An unintentional byproduct of healthcare reform is the increasing number of physician practices that have the wrong branding message. Or worse, they have no branding at all. Consider this example:
Mysteriously, the well-considered branding message and competitive edge of a physician practice was somehow "disconnected." In our consultations, the doctors and staff believed that the day-to-day practice operation was normal. Just another work-a-day world…slightly overflowing with urgencies and…you know…the usual.
But digging deeper, it turns out that the practice brand—which was on-point only a year or so ago—had drifted off-course mainly due to external change factors at work around them. In short, their marketing plan, branding message and advertising thrust was based on old—and now invalid—assumptions.
This medical practice desperately needs to rethink its branding—what makes them distinctly and competitively unique—and to make adjustments that bring them back on course. Think of it as a "back to the future" exercise that examines the marketing environment of yesterday, today and tomorrow in search of your sustainable competitive advantage.
Your edge is a unique value proposition—it what you offer, how you offer it, what makes you special to a specific group of patients. (You might have more than one target audience.) It might be found in your experience, expertise, specialized skill, unique capabilities, unique technology, the way you relate to patients.
The core of a unique selling proposition is found at the intersection of what you do extremely well and what your desired audience values highly. It's not always easy to find those crossroads, and it's even more of a challenge when much of the marketing landscape is shifting.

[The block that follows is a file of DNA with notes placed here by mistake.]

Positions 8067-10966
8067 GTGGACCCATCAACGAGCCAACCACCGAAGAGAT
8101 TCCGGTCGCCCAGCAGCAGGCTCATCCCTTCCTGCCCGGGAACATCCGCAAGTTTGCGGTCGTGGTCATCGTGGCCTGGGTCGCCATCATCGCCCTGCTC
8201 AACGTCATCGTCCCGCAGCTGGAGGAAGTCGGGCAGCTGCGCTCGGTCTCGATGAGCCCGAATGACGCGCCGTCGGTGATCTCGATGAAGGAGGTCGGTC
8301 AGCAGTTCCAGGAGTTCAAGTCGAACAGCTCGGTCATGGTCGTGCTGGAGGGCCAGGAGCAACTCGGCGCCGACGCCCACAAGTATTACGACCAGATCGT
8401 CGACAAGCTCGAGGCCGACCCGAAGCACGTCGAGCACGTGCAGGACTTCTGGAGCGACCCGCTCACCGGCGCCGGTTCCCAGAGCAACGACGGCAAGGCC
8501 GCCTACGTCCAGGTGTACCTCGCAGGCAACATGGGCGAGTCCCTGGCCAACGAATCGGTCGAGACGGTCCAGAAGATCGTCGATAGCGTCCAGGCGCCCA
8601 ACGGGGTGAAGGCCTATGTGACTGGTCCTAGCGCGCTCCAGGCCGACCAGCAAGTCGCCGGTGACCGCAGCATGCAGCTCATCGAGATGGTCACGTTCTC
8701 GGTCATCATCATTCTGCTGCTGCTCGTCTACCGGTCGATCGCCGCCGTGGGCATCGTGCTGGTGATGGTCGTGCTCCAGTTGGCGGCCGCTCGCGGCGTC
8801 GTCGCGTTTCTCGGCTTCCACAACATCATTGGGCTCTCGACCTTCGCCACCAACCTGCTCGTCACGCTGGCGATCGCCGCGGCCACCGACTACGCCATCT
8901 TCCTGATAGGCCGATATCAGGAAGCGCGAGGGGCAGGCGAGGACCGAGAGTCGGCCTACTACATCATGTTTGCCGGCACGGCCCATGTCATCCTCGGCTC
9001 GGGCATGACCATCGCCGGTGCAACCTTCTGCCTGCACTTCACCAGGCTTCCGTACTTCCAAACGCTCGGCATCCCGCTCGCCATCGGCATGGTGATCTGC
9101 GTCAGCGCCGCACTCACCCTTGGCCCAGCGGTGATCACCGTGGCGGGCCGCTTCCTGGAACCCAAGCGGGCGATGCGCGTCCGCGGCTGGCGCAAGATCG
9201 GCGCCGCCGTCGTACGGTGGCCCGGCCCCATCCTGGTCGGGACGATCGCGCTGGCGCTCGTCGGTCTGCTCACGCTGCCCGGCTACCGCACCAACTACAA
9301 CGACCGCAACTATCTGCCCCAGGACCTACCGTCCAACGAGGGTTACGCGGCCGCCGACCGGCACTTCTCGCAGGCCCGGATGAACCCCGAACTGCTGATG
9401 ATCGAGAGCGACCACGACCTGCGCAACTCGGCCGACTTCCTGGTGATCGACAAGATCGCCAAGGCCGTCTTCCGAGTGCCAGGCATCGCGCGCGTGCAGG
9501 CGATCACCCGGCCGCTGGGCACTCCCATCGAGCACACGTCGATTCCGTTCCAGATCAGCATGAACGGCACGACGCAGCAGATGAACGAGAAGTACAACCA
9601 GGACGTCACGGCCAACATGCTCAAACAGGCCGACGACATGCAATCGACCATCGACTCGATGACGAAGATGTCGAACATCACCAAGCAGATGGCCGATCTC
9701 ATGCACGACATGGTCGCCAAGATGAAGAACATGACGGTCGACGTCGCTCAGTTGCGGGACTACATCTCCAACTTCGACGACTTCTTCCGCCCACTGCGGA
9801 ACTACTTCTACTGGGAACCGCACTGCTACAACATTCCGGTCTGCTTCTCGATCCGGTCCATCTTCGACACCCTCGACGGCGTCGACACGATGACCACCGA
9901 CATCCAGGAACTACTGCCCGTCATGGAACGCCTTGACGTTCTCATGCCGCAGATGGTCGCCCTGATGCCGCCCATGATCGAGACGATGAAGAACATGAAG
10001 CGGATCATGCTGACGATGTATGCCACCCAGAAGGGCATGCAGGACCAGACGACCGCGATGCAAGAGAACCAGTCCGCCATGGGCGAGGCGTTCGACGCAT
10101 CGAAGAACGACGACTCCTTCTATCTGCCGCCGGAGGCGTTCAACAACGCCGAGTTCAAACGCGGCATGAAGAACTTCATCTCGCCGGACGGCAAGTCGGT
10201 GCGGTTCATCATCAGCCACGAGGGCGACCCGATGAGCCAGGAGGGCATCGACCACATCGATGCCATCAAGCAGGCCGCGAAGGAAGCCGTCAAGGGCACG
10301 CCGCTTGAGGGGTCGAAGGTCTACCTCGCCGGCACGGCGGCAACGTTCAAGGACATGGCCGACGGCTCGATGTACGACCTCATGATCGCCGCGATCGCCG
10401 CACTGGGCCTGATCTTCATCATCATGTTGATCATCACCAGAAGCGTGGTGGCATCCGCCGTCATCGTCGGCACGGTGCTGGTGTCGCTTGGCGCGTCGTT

In fairness, the practice of medicine has always been a dynamic creature. Gradual transformations are a constant factor, and the evolutionary path of the past few hundred years has largely been for the better. But in the past two years the changes in the American healthcare delivery system have been rapid and wide-ranging…and probably unequaled in intensity.
Not to sound overly dramatic, but all that we label as "healthcare reform" has impacted virtually every physician practice, medical group and healthcare provider in the nation. And, with increasing frequency we discover that the branding assumptions of a physician practice have been left behind. Although every practice situation and marketplace has unique characteristics, here are four critical areas that have likely changed recently and need to be reevaluated before you can discover (or reconnect with) your competitive edge.
These five areas—business structure, professional colleagues, patient needs, and internal changes—are not the only things to consider, but they are among the top influence factors that could have pulled your physician practice branding message off-center.
Look at them critically, impartially and in detail. And for more on this subject and how to move to the next steps, see Creating a Powerful, Differentiating Brand for Your Healthcare Business or Practice.
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